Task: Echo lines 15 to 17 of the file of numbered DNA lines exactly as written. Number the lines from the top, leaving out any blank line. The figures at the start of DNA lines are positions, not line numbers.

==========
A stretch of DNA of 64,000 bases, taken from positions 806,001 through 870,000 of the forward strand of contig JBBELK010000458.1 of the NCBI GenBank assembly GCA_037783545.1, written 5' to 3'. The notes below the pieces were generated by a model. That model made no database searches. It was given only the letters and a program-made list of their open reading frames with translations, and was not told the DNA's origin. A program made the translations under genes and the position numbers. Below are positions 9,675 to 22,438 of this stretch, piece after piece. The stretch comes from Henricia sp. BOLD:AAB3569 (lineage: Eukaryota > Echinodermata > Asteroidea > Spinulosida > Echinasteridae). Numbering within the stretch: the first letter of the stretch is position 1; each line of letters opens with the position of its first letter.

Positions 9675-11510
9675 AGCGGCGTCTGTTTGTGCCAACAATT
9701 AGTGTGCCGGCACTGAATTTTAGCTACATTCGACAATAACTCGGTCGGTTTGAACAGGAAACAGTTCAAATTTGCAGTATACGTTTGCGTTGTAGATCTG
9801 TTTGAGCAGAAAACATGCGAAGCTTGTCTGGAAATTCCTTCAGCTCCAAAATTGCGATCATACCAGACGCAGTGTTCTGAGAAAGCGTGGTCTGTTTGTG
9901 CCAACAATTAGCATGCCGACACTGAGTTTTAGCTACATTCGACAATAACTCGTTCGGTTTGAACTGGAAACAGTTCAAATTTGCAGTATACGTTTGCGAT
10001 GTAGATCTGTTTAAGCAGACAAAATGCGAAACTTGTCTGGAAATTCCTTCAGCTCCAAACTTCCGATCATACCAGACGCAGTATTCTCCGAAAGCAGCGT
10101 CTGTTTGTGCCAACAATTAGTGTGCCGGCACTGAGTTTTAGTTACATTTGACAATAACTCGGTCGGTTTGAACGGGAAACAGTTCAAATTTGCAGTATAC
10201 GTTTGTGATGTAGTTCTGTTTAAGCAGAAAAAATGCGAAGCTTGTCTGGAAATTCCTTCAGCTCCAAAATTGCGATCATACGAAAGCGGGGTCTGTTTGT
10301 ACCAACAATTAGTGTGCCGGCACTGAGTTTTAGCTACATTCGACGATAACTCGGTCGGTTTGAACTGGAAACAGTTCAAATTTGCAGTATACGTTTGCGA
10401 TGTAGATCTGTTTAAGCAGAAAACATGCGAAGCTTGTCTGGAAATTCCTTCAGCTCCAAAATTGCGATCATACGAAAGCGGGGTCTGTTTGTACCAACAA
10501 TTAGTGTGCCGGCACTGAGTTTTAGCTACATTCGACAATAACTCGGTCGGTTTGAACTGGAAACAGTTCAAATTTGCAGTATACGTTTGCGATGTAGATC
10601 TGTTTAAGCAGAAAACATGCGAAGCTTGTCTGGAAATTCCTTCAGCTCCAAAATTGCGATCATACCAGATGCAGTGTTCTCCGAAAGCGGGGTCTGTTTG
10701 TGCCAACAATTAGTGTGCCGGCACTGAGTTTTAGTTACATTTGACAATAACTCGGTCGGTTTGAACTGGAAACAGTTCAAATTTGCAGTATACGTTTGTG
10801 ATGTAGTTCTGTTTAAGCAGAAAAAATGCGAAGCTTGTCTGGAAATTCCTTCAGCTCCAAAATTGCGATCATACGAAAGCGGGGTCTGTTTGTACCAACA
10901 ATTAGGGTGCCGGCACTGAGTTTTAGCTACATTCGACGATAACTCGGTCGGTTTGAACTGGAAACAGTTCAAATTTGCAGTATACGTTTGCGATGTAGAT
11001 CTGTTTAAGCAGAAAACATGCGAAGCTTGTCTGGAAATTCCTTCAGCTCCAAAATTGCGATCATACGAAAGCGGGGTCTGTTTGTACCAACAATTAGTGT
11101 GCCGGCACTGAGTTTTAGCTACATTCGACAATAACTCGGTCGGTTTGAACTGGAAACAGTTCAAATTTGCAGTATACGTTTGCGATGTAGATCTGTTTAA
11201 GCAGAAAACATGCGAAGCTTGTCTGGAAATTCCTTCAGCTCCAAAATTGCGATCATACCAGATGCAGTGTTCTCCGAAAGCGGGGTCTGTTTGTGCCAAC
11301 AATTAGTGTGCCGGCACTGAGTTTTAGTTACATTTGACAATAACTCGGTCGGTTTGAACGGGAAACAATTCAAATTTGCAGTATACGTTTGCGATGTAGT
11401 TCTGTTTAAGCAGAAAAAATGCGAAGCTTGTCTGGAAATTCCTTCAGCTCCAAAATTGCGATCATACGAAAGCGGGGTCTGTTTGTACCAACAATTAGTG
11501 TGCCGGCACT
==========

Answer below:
10801 ATGTAGTTCTGTTTAAGCAGAAAAAATGCGAAGCTTGTCTGGAAATTCCTTCAGCTCCAAAATTGCGATCATACGAAAGCGGGGTCTGTTTGTACCAACA
10901 ATTAGGGTGCCGGCACTGAGTTTTAGCTACATTCGACGATAACTCGGTCGGTTTGAACTGGAAACAGTTCAAATTTGCAGTATACGTTTGCGATGTAGAT
11001 CTGTTTAAGCAGAAAACATGCGAAGCTTGTCTGGAAATTCCTTCAGCTCCAAAATTGCGATCATACGAAAGCGGGGTCTGTTTGTACCAACAATTAGTGT